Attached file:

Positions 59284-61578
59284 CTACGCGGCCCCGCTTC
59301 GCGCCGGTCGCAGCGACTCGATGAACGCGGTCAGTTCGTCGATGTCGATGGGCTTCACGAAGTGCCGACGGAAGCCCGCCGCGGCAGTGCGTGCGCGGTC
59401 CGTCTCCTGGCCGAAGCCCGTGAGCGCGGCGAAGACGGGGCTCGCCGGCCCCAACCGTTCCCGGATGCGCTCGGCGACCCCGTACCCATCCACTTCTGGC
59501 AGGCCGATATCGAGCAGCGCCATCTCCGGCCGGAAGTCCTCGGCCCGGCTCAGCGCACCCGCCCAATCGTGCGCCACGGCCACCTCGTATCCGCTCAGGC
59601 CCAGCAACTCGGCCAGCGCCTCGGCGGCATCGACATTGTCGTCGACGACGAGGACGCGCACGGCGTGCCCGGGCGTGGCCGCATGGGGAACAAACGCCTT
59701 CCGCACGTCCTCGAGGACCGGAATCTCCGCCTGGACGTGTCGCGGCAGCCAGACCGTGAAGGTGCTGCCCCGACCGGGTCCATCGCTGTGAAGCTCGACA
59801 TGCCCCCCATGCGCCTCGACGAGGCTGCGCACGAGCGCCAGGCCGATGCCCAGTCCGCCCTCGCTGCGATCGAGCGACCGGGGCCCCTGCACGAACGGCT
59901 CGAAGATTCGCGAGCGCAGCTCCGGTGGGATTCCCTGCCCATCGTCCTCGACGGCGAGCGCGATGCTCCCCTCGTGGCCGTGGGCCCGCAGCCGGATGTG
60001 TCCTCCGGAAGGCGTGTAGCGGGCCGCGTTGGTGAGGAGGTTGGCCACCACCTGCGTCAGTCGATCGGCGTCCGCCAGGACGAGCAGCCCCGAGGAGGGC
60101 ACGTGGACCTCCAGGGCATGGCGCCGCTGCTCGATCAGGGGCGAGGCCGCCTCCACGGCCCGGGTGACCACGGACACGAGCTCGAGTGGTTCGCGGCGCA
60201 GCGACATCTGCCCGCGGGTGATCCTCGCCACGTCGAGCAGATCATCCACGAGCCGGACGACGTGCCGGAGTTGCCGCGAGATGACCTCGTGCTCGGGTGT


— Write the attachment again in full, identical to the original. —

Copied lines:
Positions 59284-61578
59284 CTACGCGGCCCCGCTTC
59301 GCGCCGGTCGCAGCGACTCGATGAACGCGGTCAGTTCGTCGATGTCGATGGGCTTCACGAAGTGCCGACGGAAGCCCGCCGCGGCAGTGCGTGCGCGGTC
59401 CGTCTCCTGGCCGAAGCCCGTGAGCGCGGCGAAGACGGGGCTCGCCGGCCCCAACCGTTCCCGGATGCGCTCGGCGACCCCGTACCCATCCACTTCTGGC
59501 AGGCCGATATCGAGCAGCGCCATCTCCGGCCGGAAGTCCTCGGCCCGGCTCAGCGCACCCGCCCAATCGTGCGCCACGGCCACCTCGTATCCGCTCAGGC
59601 CCAGCAACTCGGCCAGCGCCTCGGCGGCATCGACATTGTCGTCGACGACGAGGACGCGCACGGCGTGCCCGGGCGTGGCCGCATGGGGAACAAACGCCTT
59701 CCGCACGTCCTCGAGGACCGGAATCTCCGCCTGGACGTGTCGCGGCAGCCAGACCGTGAAGGTGCTGCCCCGACCGGGTCCATCGCTGTGAAGCTCGACA
59801 TGCCCCCCATGCGCCTCGACGAGGCTGCGCACGAGCGCCAGGCCGATGCCCAGTCCGCCCTCGCTGCGATCGAGCGACCGGGGCCCCTGCACGAACGGCT
59901 CGAAGATTCGCGAGCGCAGCTCCGGTGGGATTCCCTGCCCATCGTCCTCGACGGCGAGCGCGATGCTCCCCTCGTGGCCGTGGGCCCGCAGCCGGATGTG
60001 TCCTCCGGAAGGCGTGTAGCGGGCCGCGTTGGTGAGGAGGTTGGCCACCACCTGCGTCAGTCGATCGGCGTCCGCCAGGACGAGCAGCCCCGAGGAGGGC
60101 ACGTGGACCTCCAGGGCATGGCGCCGCTGCTCGATCAGGGGCGAGGCCGCCTCCACGGCCCGGGTGACCACGGACACGAGCTCGAGTGGTTCGCGGCGCA
60201 GCGACATCTGCCCGCGGGTGATCCTCGCCACGTCGAGCAGATCATCCACGAGCCGGACGACGTGCCGGAGTTGCCGCGAGATGACCTCGTGCTCGGGTGT